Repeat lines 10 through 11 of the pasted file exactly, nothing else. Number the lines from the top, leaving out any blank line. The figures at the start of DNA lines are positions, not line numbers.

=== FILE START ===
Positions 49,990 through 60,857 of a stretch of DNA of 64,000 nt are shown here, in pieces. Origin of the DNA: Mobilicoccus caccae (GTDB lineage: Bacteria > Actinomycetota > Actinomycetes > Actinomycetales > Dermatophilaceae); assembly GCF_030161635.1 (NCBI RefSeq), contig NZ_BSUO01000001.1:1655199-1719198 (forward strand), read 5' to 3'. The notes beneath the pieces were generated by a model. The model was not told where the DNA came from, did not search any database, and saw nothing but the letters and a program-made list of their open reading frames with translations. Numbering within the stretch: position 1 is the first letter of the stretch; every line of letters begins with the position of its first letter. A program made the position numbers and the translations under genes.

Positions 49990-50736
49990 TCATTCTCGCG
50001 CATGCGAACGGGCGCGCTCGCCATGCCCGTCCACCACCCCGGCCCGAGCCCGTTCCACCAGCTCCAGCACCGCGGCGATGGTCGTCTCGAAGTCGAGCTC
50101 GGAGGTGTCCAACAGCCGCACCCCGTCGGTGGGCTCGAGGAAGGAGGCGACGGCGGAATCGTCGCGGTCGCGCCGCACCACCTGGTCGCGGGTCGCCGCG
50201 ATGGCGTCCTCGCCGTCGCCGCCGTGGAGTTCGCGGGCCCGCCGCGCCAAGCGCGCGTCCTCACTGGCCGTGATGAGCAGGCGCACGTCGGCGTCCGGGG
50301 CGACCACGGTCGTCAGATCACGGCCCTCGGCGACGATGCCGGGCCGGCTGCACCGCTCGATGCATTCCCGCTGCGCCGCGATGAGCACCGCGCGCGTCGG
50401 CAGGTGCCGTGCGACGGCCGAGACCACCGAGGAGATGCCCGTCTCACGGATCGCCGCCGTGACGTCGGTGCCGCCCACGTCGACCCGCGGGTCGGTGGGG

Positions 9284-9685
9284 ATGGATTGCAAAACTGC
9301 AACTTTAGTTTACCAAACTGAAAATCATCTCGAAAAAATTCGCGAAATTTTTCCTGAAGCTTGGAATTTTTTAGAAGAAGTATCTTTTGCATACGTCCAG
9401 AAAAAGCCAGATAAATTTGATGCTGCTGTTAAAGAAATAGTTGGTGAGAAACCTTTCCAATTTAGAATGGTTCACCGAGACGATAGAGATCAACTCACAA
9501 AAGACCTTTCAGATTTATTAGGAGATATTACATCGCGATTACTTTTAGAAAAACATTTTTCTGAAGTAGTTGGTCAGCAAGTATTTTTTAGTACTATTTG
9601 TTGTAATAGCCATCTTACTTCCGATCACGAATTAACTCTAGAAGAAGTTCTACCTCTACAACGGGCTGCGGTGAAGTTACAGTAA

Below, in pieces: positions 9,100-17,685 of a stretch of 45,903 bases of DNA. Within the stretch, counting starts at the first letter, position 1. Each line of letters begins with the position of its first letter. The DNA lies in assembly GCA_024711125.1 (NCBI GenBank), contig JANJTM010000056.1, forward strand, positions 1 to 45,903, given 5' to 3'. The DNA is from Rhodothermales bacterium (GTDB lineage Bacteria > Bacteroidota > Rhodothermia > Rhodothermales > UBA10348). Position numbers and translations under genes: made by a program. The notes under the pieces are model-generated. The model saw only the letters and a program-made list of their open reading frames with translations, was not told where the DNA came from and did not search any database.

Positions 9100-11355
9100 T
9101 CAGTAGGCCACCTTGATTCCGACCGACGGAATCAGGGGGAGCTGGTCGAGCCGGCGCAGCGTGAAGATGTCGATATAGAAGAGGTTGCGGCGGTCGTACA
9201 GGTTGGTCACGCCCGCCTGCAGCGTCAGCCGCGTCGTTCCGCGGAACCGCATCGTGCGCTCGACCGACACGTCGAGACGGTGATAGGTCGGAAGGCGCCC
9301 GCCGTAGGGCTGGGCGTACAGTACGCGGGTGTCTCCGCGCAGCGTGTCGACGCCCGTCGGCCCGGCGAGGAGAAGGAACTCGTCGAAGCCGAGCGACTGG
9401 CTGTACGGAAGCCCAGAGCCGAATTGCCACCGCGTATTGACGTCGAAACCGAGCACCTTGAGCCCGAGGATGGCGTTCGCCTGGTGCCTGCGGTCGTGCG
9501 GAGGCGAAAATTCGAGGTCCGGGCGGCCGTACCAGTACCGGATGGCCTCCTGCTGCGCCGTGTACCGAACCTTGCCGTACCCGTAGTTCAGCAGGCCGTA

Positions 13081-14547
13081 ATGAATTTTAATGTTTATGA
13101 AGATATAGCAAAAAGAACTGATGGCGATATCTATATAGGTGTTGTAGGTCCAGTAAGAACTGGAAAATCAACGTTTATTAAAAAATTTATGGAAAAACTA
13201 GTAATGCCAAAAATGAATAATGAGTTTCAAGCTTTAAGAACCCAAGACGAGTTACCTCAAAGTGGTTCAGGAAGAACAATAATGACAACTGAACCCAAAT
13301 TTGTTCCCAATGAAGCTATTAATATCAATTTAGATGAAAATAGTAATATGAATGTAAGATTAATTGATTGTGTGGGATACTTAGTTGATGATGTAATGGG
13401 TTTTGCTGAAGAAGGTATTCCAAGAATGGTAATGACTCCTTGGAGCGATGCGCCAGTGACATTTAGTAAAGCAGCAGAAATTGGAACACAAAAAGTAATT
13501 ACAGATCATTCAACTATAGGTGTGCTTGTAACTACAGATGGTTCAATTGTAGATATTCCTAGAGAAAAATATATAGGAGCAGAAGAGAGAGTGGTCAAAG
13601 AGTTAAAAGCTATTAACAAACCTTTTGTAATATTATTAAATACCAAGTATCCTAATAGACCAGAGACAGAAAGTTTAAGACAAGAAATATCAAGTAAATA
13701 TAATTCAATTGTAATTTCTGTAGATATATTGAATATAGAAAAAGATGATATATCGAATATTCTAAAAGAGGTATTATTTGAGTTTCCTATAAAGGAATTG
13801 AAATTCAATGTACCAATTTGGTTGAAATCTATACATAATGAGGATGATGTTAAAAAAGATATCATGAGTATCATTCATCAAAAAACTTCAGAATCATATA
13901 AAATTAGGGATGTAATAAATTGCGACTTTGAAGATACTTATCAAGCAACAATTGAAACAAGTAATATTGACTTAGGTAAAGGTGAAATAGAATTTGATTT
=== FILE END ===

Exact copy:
9284 ATGGATTGCAAAACTGC
9301 AACTTTAGTTTACCAAACTGAAAATCATCTCGAAAAAATTCGCGAAATTTTTCCTGAAGCTTGGAATTTTTTAGAAGAAGTATCTTTTGCATACGTCCAG